JEFF PRESTRIDGE: Toxic mix of financial penalties handed out to drivers make me want to ditch my car
Driving a car is a necessity for most of us, either as a result of where we live or the need to get to and from work.
Indeed, in an era of pandemic hysteria, many now insist on commuting by car rather than risk (half-empty) trains or buses. For the record, I now like not having to fight all the time for a train seat – and love the fact that trains currently have a peculiar habit of arriving on time.
But for those who use four wheels to drive either into major towns and cities or through them – as I occasionally do – it is becoming a perilous experience. Not just in the sense of ensuring we avoid an army of undertaking or overtaking electric cars and scooters, but also from a financial point of view. It increasingly seems as if it is a crime to drive.
Yellow peril: Drivers face a toxic mix of financial penalties, making it feel as if it is a crime to drive
As my colleague Toby Walne reports opposite, drivers face a toxic mix of financial penalties – everything from fines for flouting emission rules, inadvertently entering a designated bus lane or failing to pay a toll or congestion charge promptly, through to fines and penalties for exceeding new 20mph speed limits.
Earlier this year, when Sadiq Khan, Mayor of London, introduced the new 20mph zone across most of Central London, I vowed never to drive anywhere near it. I have kept to my promise.
The subsequent seven-day imposition of the congestion charge means I will no longer drive into the capital. Khan is strangling the life out of the city at a time when it needs all the help it can get. Shame on you Mr Khan.
The latest penalty nationwide – apart from the widely anticipated rise in fuel duty in the forthcoming Budget – is the ‘yellow box’ fine, which, surprise, surprise, is already in operation across London’s boroughs.
Before the year is out, councils across the country will be given the right to follow London – and Cardiff – and issue fines to drivers who spend too long stranded at key junctions (having been caught by strategically placed cameras). It will provide lucrative pickings for cash-strapped councils.
I strayed into one such yellow box for too long last year when driving to work along the A4 while listening to Radio 4’s Today programme.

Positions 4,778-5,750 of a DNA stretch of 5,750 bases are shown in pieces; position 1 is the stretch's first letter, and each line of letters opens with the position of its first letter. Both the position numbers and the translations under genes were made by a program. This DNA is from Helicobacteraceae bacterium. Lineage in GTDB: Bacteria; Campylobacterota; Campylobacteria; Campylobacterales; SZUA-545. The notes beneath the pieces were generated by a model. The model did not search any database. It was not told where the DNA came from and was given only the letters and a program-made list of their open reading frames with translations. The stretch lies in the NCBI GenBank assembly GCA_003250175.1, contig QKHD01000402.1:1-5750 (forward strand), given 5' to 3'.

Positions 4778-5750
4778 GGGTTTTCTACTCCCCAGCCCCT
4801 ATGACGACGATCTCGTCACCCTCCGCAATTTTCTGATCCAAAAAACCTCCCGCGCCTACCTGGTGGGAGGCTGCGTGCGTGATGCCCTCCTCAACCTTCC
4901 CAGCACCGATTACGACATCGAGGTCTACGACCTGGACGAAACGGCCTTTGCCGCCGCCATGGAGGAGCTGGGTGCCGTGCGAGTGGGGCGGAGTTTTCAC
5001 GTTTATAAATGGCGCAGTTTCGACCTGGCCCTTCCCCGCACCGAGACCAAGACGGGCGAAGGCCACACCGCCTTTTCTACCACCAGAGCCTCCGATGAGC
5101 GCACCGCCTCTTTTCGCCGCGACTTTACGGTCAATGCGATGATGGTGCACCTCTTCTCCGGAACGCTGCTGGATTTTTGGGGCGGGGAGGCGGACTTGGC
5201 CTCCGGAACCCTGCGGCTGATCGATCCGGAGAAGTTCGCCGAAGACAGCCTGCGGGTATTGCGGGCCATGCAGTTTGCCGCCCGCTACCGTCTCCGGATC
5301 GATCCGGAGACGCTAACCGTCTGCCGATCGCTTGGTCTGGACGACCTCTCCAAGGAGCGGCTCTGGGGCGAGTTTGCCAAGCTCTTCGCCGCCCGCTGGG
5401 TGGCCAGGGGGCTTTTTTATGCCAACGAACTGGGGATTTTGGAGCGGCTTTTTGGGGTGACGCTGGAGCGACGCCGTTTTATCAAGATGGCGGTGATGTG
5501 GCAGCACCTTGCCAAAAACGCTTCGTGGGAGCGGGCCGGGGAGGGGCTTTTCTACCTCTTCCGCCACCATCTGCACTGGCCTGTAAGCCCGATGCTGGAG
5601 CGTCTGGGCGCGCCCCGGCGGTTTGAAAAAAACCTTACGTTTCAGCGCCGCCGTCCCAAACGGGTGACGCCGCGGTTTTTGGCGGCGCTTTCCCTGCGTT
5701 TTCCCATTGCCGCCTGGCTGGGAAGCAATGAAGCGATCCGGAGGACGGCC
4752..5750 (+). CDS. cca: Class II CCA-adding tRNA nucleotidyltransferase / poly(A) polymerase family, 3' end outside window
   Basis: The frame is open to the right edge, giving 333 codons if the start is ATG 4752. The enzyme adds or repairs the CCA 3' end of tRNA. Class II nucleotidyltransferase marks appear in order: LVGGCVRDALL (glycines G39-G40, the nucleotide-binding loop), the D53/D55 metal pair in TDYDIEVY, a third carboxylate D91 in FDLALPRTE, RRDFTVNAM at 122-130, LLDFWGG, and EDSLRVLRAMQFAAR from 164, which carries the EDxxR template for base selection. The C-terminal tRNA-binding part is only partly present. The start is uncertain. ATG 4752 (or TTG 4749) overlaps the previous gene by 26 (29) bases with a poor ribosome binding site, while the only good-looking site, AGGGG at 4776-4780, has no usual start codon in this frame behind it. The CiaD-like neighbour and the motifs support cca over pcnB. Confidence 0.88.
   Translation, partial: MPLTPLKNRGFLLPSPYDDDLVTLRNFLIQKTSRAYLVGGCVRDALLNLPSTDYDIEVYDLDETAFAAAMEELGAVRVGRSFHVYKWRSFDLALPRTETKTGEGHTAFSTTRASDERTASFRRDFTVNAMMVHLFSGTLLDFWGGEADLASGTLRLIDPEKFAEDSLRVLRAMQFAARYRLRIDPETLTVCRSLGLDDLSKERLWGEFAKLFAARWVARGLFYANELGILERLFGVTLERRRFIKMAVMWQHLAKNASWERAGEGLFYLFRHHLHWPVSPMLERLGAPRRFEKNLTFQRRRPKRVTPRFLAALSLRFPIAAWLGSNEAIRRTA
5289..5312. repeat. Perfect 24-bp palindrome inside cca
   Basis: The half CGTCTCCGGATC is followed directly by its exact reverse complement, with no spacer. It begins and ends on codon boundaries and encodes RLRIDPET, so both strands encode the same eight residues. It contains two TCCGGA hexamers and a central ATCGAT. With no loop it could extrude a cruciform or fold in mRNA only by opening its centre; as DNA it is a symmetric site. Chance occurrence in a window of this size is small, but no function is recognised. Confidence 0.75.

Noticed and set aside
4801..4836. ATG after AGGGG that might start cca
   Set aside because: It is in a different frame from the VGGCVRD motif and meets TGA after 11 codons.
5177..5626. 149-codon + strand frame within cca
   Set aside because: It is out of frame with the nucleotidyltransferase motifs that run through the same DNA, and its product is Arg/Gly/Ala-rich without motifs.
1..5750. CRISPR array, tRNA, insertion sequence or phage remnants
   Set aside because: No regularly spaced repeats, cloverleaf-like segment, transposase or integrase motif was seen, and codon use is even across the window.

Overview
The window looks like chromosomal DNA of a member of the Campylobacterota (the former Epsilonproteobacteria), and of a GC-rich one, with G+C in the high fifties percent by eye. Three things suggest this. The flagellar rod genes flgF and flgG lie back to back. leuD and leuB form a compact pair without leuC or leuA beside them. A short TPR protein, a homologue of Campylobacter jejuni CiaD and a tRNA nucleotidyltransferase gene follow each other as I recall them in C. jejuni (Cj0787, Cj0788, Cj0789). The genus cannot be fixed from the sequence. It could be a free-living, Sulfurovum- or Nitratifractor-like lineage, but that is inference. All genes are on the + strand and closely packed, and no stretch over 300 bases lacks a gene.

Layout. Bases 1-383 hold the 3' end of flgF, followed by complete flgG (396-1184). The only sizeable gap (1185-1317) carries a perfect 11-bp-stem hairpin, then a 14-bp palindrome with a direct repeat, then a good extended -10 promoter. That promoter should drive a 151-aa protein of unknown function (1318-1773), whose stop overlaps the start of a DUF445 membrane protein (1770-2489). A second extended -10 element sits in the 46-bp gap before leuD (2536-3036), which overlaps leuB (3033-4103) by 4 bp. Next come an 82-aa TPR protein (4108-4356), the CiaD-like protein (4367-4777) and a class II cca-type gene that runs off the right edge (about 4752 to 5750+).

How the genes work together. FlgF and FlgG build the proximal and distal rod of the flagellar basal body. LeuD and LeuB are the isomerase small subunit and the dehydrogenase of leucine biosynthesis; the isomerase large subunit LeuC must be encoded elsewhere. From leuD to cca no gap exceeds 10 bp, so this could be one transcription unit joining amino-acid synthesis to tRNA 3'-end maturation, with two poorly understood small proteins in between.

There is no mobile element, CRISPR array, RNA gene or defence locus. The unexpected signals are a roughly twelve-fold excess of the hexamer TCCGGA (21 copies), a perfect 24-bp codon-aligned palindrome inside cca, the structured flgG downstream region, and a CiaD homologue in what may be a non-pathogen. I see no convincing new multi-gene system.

At the time, having no idea that such fine-generating junction boxes existed and failing to exit one swiftly enough, I didn’t realise I had committed a motoring offence. So the first thing I knew what had happened was when the fine arrived in the post.
Although the accompanying photo appeared to confirm my offence, I had no recollection of whether I had been prevented from leaving the box by the car in front, or whether someone behind me had pipped their horn – forcing me to stray into the box when I shouldn’t have done. Or any other reason.
I duly paid the fine before it was doubled.
Fine-generating yellow boxes, sadly, are coming to a road junction near you. Be careful. Be very careful.
They are nothing more than giant money-making rackets. Relax for one moment behind the wheel or temporarily get distracted by a Radio 4 presenter’s dulcet tones and you’ll pay a heavy price. What is our country coming to?
This Wednesday has been designated Pension Awareness Day – when we will be encouraged to consider whether we are saving enough for retirement. ‘Think pensions’ will be the mantra – alongside, of course, ‘hands, face, space’.
It is the idea of communications firm Pension Geeks which has been running similar annual pension awareness days since 2014.
This time around, awareness will be stimulated by a series of pension webinars that start tomorrow and run through to Saturday.
There is something for everyone, including how to protect your pension from scammers (a modern-day scourge) and getting to grips with the State Pension. I’m particularly looking forward to the one at midday on Thursday when kids can ask questions of Pensions Minister Guy Opperman.
If you want to think pensions, visit: https://pensionawarenessday.com.